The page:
The Japan Society Review
The Japan Society Review is published on a bimonthly basis, both online and printed (members are entitled to receive a copy by post). Since the starting of the publication in 2006, each issue covers a selection of Japan-related books and films, as well as theatre and stage productions, tv series and exhibitions. Its purpose is to inform, entertain and encourage readers to explore the works for themselves.
The Japan Society Review is possible thanks to the work of volunteers who dedicated their time and expertise to help us to promote the learning and understanding of Japanese culture and society.
Issues (PDF)Issue 94 (August 2021, Volume 16, Number 4)
The August issue of The Japan Society Review presents five reviews that cover a diverse spread of media and topics related to Japan. The opening review explores a two-volume academic work focusing on public diplomacy, human rights, and modern slavery in Japan and the US.
By Kawakami Mieko In 'Heaven' graphic and extreme teenage bullying takes centre stage which makes for uncomfortable reading at times. The novel is also an exploration of friendship and its limits, victimisation, morals, religion and ethics. It is undoubtedly a thought-provoking book, which I continue to digest months after having read it. Review by Susan Meehan
BooksLonely Castle in the Mirror
By Tsujimura Mizuki Kagami no Koji, an innovative and tender blend of social commentary and magical realism, is a prizewinning novel by Tsujimura Mizuki published in 2017, with the English translation by Philip Gabriel, titled Lonely Castle in the Mirror, published in 2021. Review by Riyoko Shibe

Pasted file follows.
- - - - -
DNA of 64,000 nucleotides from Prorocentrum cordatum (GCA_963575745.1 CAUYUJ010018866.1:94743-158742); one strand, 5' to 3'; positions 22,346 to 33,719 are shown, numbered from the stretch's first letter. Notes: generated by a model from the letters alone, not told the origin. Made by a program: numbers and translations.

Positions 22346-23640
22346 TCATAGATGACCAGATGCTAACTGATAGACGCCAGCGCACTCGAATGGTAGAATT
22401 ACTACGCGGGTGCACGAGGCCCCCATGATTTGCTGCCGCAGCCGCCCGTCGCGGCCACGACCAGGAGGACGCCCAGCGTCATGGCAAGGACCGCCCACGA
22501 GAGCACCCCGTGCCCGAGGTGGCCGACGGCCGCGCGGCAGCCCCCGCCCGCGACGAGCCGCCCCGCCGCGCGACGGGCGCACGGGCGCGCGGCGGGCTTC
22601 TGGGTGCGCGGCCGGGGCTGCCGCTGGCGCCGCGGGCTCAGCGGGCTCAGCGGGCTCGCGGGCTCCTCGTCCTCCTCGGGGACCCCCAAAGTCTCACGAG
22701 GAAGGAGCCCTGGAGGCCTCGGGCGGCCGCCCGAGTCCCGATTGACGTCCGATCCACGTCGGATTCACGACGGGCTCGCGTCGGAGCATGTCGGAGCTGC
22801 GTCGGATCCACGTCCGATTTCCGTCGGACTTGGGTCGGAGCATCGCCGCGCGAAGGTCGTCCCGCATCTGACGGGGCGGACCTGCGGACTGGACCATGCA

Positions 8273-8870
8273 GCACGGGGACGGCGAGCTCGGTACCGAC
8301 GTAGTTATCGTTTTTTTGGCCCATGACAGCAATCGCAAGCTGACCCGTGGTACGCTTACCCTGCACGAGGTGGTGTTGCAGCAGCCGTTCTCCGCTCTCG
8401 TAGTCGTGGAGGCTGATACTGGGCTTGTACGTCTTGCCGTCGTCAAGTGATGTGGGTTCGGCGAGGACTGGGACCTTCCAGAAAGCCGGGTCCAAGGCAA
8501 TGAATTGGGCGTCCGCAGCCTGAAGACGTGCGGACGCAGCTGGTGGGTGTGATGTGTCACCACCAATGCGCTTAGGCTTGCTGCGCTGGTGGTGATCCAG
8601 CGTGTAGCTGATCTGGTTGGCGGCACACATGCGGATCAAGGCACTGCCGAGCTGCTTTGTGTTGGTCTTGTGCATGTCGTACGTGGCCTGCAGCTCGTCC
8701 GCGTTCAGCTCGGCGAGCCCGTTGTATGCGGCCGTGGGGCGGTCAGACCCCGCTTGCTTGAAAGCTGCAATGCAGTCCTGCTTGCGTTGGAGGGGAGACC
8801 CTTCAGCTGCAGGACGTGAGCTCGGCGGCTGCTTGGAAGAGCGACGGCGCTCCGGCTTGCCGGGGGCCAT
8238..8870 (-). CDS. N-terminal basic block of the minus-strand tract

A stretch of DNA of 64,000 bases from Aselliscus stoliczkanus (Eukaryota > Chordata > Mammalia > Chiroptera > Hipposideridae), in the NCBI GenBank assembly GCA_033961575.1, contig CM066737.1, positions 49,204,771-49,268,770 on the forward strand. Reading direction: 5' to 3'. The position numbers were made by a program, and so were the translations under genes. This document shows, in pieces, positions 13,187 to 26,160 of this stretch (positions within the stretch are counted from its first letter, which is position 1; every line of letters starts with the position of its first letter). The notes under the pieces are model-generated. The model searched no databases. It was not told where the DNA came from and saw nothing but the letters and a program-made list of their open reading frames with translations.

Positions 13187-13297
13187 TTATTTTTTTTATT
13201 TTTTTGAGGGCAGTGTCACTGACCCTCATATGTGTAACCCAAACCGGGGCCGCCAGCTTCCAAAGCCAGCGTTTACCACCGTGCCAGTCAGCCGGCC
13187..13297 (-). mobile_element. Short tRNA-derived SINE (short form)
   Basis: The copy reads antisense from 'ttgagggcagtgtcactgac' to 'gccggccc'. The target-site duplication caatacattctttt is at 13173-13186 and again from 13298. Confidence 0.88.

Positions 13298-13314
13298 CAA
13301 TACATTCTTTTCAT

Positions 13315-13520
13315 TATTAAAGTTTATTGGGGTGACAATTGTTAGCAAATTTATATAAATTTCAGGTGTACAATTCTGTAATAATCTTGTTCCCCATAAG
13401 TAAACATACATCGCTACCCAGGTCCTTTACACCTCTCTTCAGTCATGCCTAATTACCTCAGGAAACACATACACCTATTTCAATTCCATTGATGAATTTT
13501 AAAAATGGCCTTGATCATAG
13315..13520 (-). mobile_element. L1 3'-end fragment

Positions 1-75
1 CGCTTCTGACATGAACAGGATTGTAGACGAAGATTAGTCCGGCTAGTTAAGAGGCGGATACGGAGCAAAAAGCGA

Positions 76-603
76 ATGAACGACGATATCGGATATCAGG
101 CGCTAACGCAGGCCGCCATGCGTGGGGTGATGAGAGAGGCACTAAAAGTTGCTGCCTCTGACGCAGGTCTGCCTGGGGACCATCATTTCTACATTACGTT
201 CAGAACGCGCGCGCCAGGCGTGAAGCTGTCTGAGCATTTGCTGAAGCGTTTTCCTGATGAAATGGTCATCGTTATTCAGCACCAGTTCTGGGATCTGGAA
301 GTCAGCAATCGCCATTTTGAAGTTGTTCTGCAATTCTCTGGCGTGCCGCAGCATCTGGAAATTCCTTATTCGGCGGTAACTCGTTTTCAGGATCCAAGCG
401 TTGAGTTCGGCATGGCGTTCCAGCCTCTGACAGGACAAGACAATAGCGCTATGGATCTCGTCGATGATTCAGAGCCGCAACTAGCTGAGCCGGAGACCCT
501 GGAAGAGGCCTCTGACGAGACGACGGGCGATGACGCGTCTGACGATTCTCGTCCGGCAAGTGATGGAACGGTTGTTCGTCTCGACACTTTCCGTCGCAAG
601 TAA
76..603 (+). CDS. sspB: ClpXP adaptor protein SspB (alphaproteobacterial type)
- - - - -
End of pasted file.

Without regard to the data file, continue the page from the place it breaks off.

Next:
BooksUS-Japan Human Rights Diplomacy Post 1945: Trafficking, Debates, Outcomes and Documents
By Roger Buckley Comprising two volumes, this pioneering study examines how the United States has deployed public diplomacy with Japan to confront Japanese sexual and labour trafficking, while also charting the successes and failures of the US's own record on anti-trafficking practices at home and abroad. Review by Ian Neary
Issues (PDF)Issue 93 (June 2021, Volume 16, Number 3)
The opening review of our June issue explores the fascinating life and career of Herbert Ponting, the photographer on Captain Robert Falcon Scott’s Terra Nova expedition to the South Pole.
BooksThe Woman in the Purple Skirt
By Imamura Natsuko Winner of the prestigious Akutagawa Prize, one of Japan’s highest literary honor, Imamura Natsuko is the latest in a growing list of contemporary female authors to be introduced to the British literary scene. Review by Cameron Bassindale
BooksIn Lotus-Land Japan
By Herbert Ponting Published in 1910, In Lotus-Land Japan are the Japanese memoirs of Herbert Ponting, the British photographer on Captain Robert Falcon Scott’s Terra Nova expedition to the South Pole, who offers a detailed account and several photographs of his visits to the country during the Meiji era. Review by Susan Meehan
BooksKintsugi: The Poetic Mend
By Bonnie Kemske Kintsugi: The Poetic Mend is a beautifully illustrated book where artist, Japanese tea ceremony student and author Bonnie Kemske guides us through the origins and techniques of kintsugi, a Japanese art form and repair method to restore broken objects using lacquer and gold. Review by Eleonora Faina
BooksYamamba: In Search of the Japanese Mountain Witch
Edited by Rebecca Copeland and Linda C. Ehrlich The Yamamba – the mountain witch, crone, or hag, part of the widely recognised “old woman in the woods” folklore – can be traced back to the Muromachi period (1336-1573), a time of rapid population growth when merchants and villagers began to travel more frequently into the mountains. Review by Riyoko Shibe
By Mori Eto Originally released in 1998 in Japan, Mori Eto’s Colorful - presented now for the first time in an English translation by Jocelyne Allen - will be familiar to many readers through Hara Keiichi’s animated adaptation from 2010. Review by Laurence Green